Then Ross and Rachel are the same character as in season 1, just 6 years later.
To make matters worse, the episode is a slog. Substituting payoffs for gimmicks. Monica is fat. Monica likes food. Rachel is spoiled. Chandler peed in a cup. Joey hits on ladies. Ross’ wife is gay. Do you get it? She’s gay.
Where are the jokes? A set up and payoff? How about Phoebe has a heart attack so Dr. Boring “rushes” over. Monica is so distraught (much like in London after being thought to be Ross’ mom) that she goes next door and sleeps with Chandler. Later, when Phoebe has another heart attack and Monica calls the doctor and Chandler gets defensive, “You don’t need him!” “No, Chandler, I really do.” Have Phoebe, impatiently voicing her opinion while this escalates. When doctor shows up, he see Monica and Chandler locked in an embrace. He struggles to process this saying, “my heart is broken” and Phoebe badgers his “heart problems” for making light of hers.
Chandler’s story is the only one with a traditional setup, but the payoff after 44 minutes is hardly worth writing home about. Why not payoff the role reversal? Instead of Archie, Chandler becomes Joey’s “tabloid paparazzi” guy. What if Chandler starts making a fortune exploiting the soap opera star, taking racy photos, writing about his crude sexual exploits — you know, his usual passive aggressive stuff, but now public for profit. What if Joey ends up getting fired because of a particularly raunchy story, and Chandler gets a huge payout and the result is he offers to support Joey indefinitely. It ties into the thesis and brings us back to where things are in the canon.
Look, I get that I’m treading on fan fiction territory, but without setups and punchlines, this episode feels lazy; it feels much longer than two hours and this is why. There aren’t jokes, there are gags. There aren’t setups, there’s improv. There aren’t callbacks, there’s one-liners. The what if episode is twice the length a normal episode with half the effort? I actually believe the only reason this episode exists is because someone said, “let’s put Courteney in a fat suit again.”
The One After The Superbowl
This episode made the mistake of thinking it needed to be more of an event. The countless (read: needless) celebrity cameos made scenes transform from funny one-off jokes to beating a dead horse. It’s like each celeb needed a certain amount of screen time to warrant their appearance, so Ross’ foray into the zoo world results in, not 1, but 2 zoo scenes that go on for way too long.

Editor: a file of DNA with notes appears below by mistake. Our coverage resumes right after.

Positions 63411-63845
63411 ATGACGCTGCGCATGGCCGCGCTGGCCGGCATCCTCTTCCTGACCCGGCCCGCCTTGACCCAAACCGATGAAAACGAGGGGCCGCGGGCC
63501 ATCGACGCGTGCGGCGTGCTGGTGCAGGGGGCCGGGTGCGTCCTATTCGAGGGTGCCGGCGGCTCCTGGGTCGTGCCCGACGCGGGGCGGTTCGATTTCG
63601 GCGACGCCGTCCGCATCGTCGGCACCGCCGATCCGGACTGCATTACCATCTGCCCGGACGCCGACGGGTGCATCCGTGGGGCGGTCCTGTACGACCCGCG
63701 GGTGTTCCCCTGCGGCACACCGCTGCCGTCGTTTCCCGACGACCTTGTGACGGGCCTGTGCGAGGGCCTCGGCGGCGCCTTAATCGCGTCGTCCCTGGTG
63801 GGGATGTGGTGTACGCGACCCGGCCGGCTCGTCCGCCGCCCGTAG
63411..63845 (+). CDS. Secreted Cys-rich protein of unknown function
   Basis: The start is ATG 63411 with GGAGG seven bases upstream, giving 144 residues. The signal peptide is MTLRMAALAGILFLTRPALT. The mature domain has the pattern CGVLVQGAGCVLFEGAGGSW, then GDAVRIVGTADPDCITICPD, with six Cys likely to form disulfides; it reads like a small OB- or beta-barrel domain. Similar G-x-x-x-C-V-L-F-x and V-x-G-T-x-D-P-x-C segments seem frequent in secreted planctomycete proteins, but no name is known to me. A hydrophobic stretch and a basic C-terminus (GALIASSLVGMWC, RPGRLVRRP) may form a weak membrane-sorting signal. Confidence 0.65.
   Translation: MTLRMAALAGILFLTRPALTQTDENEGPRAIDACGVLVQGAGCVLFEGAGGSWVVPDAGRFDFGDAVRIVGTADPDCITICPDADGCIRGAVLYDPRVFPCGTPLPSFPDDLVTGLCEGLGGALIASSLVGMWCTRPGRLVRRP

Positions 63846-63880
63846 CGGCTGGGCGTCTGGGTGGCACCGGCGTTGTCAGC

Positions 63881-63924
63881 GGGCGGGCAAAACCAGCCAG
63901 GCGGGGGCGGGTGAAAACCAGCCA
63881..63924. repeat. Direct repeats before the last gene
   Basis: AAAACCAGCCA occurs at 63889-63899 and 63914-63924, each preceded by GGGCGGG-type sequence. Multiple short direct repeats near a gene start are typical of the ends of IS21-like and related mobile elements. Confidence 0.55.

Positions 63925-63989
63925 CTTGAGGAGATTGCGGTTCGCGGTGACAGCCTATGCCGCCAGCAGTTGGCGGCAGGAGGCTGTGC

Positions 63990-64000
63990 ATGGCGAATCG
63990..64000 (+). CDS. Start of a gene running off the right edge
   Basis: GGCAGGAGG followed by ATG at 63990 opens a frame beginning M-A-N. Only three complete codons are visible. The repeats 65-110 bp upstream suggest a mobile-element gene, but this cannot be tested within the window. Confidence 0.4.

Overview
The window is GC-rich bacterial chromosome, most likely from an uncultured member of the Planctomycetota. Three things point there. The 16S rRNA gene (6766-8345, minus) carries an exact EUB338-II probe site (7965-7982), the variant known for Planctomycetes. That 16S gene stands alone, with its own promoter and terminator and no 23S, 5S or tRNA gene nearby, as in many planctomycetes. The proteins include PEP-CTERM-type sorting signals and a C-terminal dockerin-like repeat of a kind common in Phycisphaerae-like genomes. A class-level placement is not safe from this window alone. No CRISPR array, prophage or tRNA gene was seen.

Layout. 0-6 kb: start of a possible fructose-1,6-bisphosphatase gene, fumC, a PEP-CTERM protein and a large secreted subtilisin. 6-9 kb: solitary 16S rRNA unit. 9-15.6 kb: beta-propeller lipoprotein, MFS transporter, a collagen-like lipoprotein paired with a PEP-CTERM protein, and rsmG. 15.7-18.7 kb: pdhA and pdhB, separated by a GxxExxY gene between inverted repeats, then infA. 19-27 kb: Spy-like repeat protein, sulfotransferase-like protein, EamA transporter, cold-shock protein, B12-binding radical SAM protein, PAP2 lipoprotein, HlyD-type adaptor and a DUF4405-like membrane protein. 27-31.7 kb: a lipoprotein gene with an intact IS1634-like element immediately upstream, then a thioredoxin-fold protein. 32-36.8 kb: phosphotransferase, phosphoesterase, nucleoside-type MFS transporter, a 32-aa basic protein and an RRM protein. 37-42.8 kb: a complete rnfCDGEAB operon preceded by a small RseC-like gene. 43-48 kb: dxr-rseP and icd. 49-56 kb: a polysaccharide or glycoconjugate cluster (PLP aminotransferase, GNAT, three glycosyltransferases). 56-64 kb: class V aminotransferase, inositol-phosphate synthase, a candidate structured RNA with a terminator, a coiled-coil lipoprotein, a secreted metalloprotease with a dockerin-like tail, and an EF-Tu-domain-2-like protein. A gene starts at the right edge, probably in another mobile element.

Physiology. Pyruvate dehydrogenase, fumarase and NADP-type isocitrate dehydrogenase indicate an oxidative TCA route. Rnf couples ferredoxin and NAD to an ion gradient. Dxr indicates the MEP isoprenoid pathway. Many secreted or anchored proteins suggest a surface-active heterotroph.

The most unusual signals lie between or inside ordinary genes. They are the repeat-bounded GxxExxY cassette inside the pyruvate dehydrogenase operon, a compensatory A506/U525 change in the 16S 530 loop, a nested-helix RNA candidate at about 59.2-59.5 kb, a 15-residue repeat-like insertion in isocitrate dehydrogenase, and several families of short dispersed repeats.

Then there’s Joey and his stalker, Brooke Shields, and one of the biggest missed opportunities as far as setups go. The woman thinks Joey is a real neurosurgeon and he’s put on the spot in a public setting to help someone in need. If we saw Joey try to save this guy, that’d be ripe for comedy. Instead, it’s abandoned as quickly as it was adopted. (Fan fiction territory, but in regards to setup, I would’ve liked to see Joey act as a neurosurgeon and diagnose his stalker with a mental defect, and send her away because he can’t perform the surgery, he’d be too emotional.)
Meanwhile, you have Phoebe’s songs and jingles which are proof that 1 per episode is enough. Doing 3-5 is too much. It’s a gag, not a plot.
Then Rachel and Monica fight over Van Damme – and don’t get me wrong, I love me some JCVD, but he’s a missed opportunity here since he plays a weird version of himself. More than that though I can recall two times when two of the ladies fought over a guy and both times it was handled either humorously or maturely, like adults.
- TOW Mrs. Bing where Phoebe and Monica visit the guy in the coma, each projecting what she wishes he could be.
- TOW the Cat when Monica takes out Chip Matthews and Rachel gives her consent.
I’m not a diehard feminist, I mean, I’m willing to sacrifice some degree of feminism for comedy, but this plotline between Monica and Rachel sullied their relationship without reason. It was a disservice to them – and to Van Damme – and to Drew Barrymore — maybe I’m alone, but I feel like it was a weird dig at Barrymore’s character to say she’d be down for a threesome.
Then there’s Ross and the monkey which only exists to be the through-line for both parts.
But Chandler and Susie (Julia Roberts) is the diamond in this coal crap.
I’ve talked enough about setups without many examples, but this is it. This is the payoff. Chandler meets Susie who mentions, “You, you pulled up my skirt and the entire auditorium saw my underpants.” And then at the end, Susie gets justice from 20 years of humiliation by putting Chandler in her underpants as an adult, “Whaddo I mean?! Whaddya mean, whaddo I mean?! I mean underpants, mister, that’s what I mean! My skirt. You lifted! Kids laughing. I was Susie Underpants ’till I was 18!”
What’s great about this plotline too is that we get some insight into Chandler’s youth. He was the class clown, made jokes at other people’s expense; he was the kid with mirrors on his cap. As an audience member, it makes you reflect on the same kid you knew or maybe you were that kid. It gives us a some depth too and touches on his self-awareness, “Yes, back then I, uh, used humor as a defense mechanism. Thank God I don’t do that anymore.”
Friends’ Longer Episodes Don’t Work
One of the reasons TO After the Superbowl fares better is because at least they had the sense to create A/B storylines for part one featuring half the cast, and then A/B storylines for part two featuring the other half. It is essentially two episodes loosely smashed together by Ross’ monkey.
However, TO That Could Have Been tries to maintain the same storylines at the beginning all the way to the ending. Yes, the writing for this one was lazy, but as it’s truly a double-length episode that fails, it’s a good indication of how a longer format would cause the show to suffer.
But I’ve already skipped over the biggest indicator of a 80-90 minute film: the Friends season finales.
The season finales are usually two-parters, plus a third part in the next season’s premiere. That brings us up to 66-72 minutes and probably the closest we’re going to get to a full-length film. But why don’t those work?
I’ll save that for part 2.